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Here’s what I’ll say about Apple’s latest announcements: The hype wasn’t without cause. Wednesday’s event signaled some of the biggest movements towards a true proliferation of omnichannel media. They had cool changes to their already cool phone, some jaw-dropping upgrades to the Apple TV, and more implications and applications for the Apple Watch. If that’s not the definition of the hyper-connected consumer — and the always-on company — then I don’t know what is.
So what does all of this mean for marketers? Like it or not, when Apple reinvents and reimagines, marketers have to be in lock-step — or, minimally, understand where the industry is heading. We have to understand how our brands can align and excel in a way that’s authentic, organic, and customer-centric. Here are a few things for marketers to keep in mind as they work to leverage and implement Apple’s recent changes.
Leverage Couch Commerce with Apple TV
I, admittedly, was holding my breath for TV news. Just ahead of the announcement, Adobe released its Q2 digital video benchmark report, which called out TV Everywhere (TVE) as a platform in need of a serious boost. Despite growing 63 percent year-over-year with close to 13 percent of paid viewers watching on devices, “the lack of a simple, all-in-one solution” could be limiting the full potential of TVE. This was the moment for Apple to strike with something truly innovative — authenticated views on TV-connected devices like Apple TV and Roku up 110 percent since this time last year.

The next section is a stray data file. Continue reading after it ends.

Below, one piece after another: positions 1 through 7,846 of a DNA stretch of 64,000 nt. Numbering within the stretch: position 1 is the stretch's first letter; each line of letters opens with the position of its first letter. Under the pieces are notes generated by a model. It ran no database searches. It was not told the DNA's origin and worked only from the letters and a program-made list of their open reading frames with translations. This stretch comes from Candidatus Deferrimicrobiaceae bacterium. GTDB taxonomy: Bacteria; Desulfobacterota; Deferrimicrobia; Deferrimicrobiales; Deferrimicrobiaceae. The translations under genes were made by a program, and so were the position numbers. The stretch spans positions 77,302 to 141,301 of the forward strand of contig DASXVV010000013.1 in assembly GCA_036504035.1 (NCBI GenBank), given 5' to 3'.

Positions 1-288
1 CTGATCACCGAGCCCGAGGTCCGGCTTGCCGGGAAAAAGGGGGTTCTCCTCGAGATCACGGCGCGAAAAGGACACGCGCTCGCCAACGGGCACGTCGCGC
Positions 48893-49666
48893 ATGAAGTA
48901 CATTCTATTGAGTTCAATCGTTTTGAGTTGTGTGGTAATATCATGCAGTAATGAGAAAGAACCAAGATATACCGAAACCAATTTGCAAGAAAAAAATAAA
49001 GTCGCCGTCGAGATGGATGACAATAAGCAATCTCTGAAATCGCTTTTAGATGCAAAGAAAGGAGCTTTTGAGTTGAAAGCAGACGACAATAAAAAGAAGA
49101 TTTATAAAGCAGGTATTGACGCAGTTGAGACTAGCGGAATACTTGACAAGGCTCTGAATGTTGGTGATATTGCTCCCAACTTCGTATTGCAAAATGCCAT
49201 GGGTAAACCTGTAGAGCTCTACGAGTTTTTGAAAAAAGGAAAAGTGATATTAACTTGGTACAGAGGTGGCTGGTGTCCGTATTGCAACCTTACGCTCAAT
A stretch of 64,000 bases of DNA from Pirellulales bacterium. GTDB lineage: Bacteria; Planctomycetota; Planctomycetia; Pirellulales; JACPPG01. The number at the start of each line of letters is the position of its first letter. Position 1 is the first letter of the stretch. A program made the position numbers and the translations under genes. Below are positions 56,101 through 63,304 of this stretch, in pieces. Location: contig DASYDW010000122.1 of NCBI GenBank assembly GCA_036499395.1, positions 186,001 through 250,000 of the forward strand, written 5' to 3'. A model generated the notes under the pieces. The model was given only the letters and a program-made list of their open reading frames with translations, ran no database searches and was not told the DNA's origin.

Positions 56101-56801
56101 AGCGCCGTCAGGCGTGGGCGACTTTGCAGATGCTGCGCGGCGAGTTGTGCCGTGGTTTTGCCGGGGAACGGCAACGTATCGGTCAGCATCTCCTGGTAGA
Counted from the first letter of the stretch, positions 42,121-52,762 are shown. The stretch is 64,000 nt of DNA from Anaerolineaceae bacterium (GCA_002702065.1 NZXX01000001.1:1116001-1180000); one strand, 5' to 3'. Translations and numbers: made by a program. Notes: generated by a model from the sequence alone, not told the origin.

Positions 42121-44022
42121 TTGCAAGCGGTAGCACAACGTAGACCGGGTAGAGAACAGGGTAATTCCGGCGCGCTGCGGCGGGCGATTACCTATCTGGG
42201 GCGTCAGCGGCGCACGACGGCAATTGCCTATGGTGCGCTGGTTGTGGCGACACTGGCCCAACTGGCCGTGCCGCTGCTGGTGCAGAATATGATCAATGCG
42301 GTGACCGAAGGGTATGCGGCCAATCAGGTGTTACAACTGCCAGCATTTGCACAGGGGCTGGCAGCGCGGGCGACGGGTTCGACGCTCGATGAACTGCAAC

And strike it did. The Apple TV announcements include iOS9 integration, a built-in Siri, and a new universal search that displays every option you’ve got for watching a show, providing a much more streamlined experience for consumers. For marketers, the biggest piece of the Apple TV news was the dedicated app store. An all-new app SDK designed just for the set-top box will enable your brand to develop Apple TV-specific apps. You could order takeout on your TV between shows. Siri could share real-time updates to your social platforms. You could text a friend to turn on their TV.
Beyond that, think about couch commerce in general. Last year, during the finale of popular British reality show Strictly Come Dancing, online searches for ballroom shoes spiked 163 percent. The Great British Bake Off, another U.K. reality competition show, heavily featured Kitchen Aid appliances in its final episode. The result? A 36 percent increase in searches for “Kitchen Aid” during that nail-biting hour. Apple has, effectively, taken the middleman out of the equation — even if that middleman was its own iPad or iPhone. Now consumers will be able to stay on platform — and engaged on platform — and find what they want right now with a few voice commands or clicks. How’s that for a simplified experience?